North Korea hurled insults at the South Korean government Thursday, threatening to hold the peace process hostage indefinitely until its various demands are met.
“Unless the serious situation which led to the suspension of the north-south high-level talks is settled, it will never be easy to sit face to face again with the present regime of South Korea,” Ri Son Gwon, chairman of North Korea’s Committee for the Peaceful Reunification, said in a statement carried by North Korea’s state-run media. “The present South Korean authorities have been clearly proven to be an ignorant and incompetent group devoid of the elementary sense of the present situation.”
In addition to criticizing the latest iteration of the Max Thunder drills, a two-week exercise involving numerous U.S. and South Korean air assets, Ri also slammed Seoul for allowing “human scum” to speak at the National Assembly, an apparent reference to Thae Yong Ho, a high-ranking North Korean defector who is clearly despised by Pyongyang.
Thae, who has been described as “human scum” by the regime, spoke at the National Assembly earlier this week, warning about the dangers of dealing with the Kim regime. In South Korea, there are people who are now petitioning the government to expel Thae and other defectors critical of the regime on the grounds that they are putting permanent peace on the peninsula in danger. (RELATED: Don’t Be Fooled By Kim Jong Un’s Hugs And Handshakes Campaign, Warns Senior North Korean Defector)
Other North Korean media reports called attention to sanctions, the U.S. military alliance with South Korea and the Terminal High Altitude Area Defense missile defense system, potentially suggesting that North Korea might have additional demands as time goes on.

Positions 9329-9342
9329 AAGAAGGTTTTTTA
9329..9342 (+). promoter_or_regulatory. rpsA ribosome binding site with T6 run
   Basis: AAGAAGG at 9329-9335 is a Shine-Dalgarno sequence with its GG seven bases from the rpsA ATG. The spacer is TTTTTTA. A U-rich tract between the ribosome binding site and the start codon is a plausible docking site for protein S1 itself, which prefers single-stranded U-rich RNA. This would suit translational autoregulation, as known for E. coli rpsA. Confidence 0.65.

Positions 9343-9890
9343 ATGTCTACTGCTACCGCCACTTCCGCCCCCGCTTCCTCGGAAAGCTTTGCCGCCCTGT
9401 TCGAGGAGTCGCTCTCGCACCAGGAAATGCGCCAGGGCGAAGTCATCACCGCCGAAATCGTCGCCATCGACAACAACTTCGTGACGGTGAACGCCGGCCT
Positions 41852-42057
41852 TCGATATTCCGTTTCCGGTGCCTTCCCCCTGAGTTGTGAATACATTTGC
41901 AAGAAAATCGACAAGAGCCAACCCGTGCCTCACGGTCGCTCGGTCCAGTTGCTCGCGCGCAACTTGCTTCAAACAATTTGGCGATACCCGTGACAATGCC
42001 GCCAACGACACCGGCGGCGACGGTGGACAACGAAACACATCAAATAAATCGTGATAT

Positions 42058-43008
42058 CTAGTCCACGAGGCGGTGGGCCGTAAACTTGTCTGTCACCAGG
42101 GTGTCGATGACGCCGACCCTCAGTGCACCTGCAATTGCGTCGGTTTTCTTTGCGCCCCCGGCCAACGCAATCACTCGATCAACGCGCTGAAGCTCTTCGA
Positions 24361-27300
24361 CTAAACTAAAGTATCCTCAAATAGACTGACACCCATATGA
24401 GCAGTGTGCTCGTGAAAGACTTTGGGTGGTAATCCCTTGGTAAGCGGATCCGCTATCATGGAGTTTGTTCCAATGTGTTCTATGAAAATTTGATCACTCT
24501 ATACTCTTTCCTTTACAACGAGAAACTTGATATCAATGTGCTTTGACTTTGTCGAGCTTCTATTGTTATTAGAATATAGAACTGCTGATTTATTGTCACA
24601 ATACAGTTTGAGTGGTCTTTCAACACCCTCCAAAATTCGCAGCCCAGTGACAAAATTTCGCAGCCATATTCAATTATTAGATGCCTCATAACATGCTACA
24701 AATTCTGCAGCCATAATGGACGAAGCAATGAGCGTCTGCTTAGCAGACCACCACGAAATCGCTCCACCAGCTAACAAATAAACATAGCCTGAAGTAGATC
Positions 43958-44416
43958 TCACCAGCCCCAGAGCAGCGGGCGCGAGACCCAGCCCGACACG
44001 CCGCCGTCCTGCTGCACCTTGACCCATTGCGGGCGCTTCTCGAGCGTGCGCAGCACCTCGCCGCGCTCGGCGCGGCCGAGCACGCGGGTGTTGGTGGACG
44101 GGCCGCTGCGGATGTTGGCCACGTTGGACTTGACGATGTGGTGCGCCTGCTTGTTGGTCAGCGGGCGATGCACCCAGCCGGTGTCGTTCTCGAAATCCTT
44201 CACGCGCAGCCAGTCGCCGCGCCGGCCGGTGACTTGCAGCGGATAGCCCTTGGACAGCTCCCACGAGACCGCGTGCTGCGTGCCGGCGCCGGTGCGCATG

Ri’s comments Thursday follow a decision by Pyongyang to cancel talks with Seoul. North Korea also cast doubt over the future of President Donald Trump’s June summit with Kim Jong Un in Singapore. The North criticized Trump for his claims that sanctions and pressure brought Kim to the negotiating table, Secretary of State Mike Pompeo’s promises of economic salvation, and White House national security adviser John Bolton’s suggestion that the U.S. has the “Libya model” in mind for North Korean denuclearization.
North Korea seems irritated that the U.S. is approaching North Korea as a weak, defeated state since it clearly considers itself a powerful nuclear state. The regime is also frustrated by the apparent continuation of American hostile policies, as well as South Korea’s complicit role in the continuation of those policies.
It is unclear if the current impasse is a temporary obstacle or a permanent roadblock in the peace process. The current spat comes less than one month after the landmark inter-Korean summit where Kim met South Korean President Moon Jae-in for the first time.
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